Raja Ravi Varma’s Painting
Arjuna, the third among the Pandava brothers, is viewed as the greatest warrior of the Mahabharata. But the distinction of being the greatest warrior should go to Bhima, the second among the Pandava brothers. In the Mahabharata war, it was Bhima, not Arjuna, who caused maximum devastation to the Kaurava side. He was the great predator of the Kauravas. Arjuna did not kill a single Kaurava brother. Each one of the 100 sons of Dhritarashtra were ruthlessly pursued and butchered by Bhima. Single handedly, Bhima wiped out the Kaurava clan.
With great brutality, Bhima butchered two of the key sons of Dhritarashtra, Dushasana and Duryodhana. He killed Dushasana by tearing open his chest and drinking his blood, and he fatally wounded Duryodhana by shattering his thighs with his mace. Duryodhana died after suffering for days from the injuries inflicted by Bhima. The Mahabharata contains verses which compare Bhima to a hungry lion that devours deers in the forest. The deers in this case were the 100 Kaurava brothers. They were terrified by Bhima. Encountering Bhima in the battlefield implied brutal death for them.
Arjuna’s greatest contribution in the Mahabharata was that he was the direct audience to Lord Krishna’s Bhagwan Gita. He was a philosophically and spiritually inclined man. He was not a ruthless and brutal killing machine like Bhima. In the Mahabharata war, Arjuna did not kill any major warrior who was armed. Bhisma and Karna were disarmed—they had discarded their weapons—at the time when they were cut down by Arjuna’s arrows.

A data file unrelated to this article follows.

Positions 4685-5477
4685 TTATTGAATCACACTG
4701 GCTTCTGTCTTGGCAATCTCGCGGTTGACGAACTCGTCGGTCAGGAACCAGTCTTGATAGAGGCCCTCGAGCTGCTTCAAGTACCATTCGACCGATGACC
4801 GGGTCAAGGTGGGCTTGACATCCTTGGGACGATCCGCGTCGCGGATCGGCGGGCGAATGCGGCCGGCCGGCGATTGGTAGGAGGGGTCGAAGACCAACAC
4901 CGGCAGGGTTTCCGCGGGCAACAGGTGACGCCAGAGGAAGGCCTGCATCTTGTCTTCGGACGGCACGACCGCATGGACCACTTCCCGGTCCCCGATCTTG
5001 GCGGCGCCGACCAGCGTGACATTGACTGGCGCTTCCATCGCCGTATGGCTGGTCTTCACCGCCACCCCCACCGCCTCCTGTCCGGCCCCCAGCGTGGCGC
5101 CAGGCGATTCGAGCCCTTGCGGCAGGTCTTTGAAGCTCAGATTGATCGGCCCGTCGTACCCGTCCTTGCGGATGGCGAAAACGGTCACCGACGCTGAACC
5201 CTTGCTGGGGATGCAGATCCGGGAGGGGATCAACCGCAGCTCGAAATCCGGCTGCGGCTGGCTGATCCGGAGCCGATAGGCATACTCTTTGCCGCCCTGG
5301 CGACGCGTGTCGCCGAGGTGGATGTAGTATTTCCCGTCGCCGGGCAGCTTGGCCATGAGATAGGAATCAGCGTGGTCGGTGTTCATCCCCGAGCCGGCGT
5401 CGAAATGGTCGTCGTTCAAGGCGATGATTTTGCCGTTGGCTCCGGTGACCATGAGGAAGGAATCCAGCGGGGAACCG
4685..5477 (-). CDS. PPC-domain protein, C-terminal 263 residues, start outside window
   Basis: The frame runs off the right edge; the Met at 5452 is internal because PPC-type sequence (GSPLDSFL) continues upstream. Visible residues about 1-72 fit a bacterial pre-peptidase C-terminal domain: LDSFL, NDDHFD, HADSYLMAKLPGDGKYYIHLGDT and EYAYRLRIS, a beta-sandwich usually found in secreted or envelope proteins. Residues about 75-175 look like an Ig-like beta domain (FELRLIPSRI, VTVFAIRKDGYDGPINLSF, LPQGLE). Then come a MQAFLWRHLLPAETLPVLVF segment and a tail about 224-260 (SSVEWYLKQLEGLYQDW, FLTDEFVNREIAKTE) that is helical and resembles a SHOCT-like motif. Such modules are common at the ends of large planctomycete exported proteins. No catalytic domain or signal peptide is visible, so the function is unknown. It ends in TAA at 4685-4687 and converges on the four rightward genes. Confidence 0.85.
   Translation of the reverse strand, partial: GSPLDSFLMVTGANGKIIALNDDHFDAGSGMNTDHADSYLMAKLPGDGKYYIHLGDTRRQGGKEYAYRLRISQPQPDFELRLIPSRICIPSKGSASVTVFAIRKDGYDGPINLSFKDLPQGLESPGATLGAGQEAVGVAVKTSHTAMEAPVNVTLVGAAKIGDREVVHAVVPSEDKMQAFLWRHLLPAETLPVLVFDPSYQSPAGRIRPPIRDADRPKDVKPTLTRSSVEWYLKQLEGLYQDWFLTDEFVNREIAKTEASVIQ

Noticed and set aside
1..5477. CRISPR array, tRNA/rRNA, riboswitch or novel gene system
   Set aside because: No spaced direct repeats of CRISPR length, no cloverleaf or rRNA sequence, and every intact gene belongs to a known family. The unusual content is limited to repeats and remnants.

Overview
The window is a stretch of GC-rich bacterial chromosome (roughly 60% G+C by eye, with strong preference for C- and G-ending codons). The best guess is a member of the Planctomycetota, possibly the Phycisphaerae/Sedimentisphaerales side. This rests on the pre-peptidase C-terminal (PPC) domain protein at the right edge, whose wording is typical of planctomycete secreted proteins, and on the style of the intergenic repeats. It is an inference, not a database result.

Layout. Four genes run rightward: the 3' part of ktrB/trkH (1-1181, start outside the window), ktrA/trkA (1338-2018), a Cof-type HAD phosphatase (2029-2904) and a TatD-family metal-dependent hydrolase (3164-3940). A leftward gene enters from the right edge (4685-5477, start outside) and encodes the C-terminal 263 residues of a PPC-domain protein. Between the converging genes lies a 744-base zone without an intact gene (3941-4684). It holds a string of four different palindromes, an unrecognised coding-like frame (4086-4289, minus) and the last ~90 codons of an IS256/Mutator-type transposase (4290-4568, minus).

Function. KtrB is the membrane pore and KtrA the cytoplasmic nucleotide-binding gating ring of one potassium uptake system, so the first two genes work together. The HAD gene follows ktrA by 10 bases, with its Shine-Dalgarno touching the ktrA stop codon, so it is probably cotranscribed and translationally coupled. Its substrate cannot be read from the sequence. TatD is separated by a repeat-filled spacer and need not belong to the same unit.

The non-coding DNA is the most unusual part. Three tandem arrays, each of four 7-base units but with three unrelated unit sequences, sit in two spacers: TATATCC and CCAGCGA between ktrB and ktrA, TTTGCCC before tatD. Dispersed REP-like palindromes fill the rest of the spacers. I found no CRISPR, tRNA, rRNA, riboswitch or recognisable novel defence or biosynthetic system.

Bhishma had taken a vow that he would never be in a relationship with a woman, nor would he ever strike a woman or someone who had once been a woman. Shikhandi fought in the Mahabharata war as a male warrior but he had once been a woman. (He became a man due to a boon granted by a Yaksha). When he rode into the battlefield in a chariot in front of Arjuna’s chariot, Bhishma refrained from shooting his arrows in their direction. Bhishma could give up his life but he would not break his vow of never fighting a woman or someone who had once been a woman. When he threw down his arms, Arjuna pierced his body with arrows.
Karna too was not killed by Arjuna in a fair fight. While he was armed, Karna could not be defeated by Arjuna. They fought for days; on some occasions Karna came close to killing Arjuna who was saved mainly through the interventions of Lord Krishna, the avatara of Lord Vishnu who was playing the role of Arjuna’s charioteer and his spiritual and military guide. Karna was defeated when he was forced to discard his weapons and dismount from his chariot to free the chariot’s wheels which had got stuck in the ground. While Karna was engaged in freeing the wheels of his chariot, Arjuna fired his arrows and killed him.
The wife of the five Pandava brothers, Draupadi, realized that Bhima was the only real warrior among her five husbands—whenever she was facing great danger, she remembered Bhima, not Arjuna and the other three Pandava brothers. In the Mahabharata’s Kichaka-badha Parva, a man called Keechaka, who was the commander-in-chief of the King of Matsya, publicly humiliated Draupadi and tried to coerce her into a relationship with him. To save herself from Keechaka, Draupadi did not go to Arjuna—she went to Bhima who bashed Keechaka to death.
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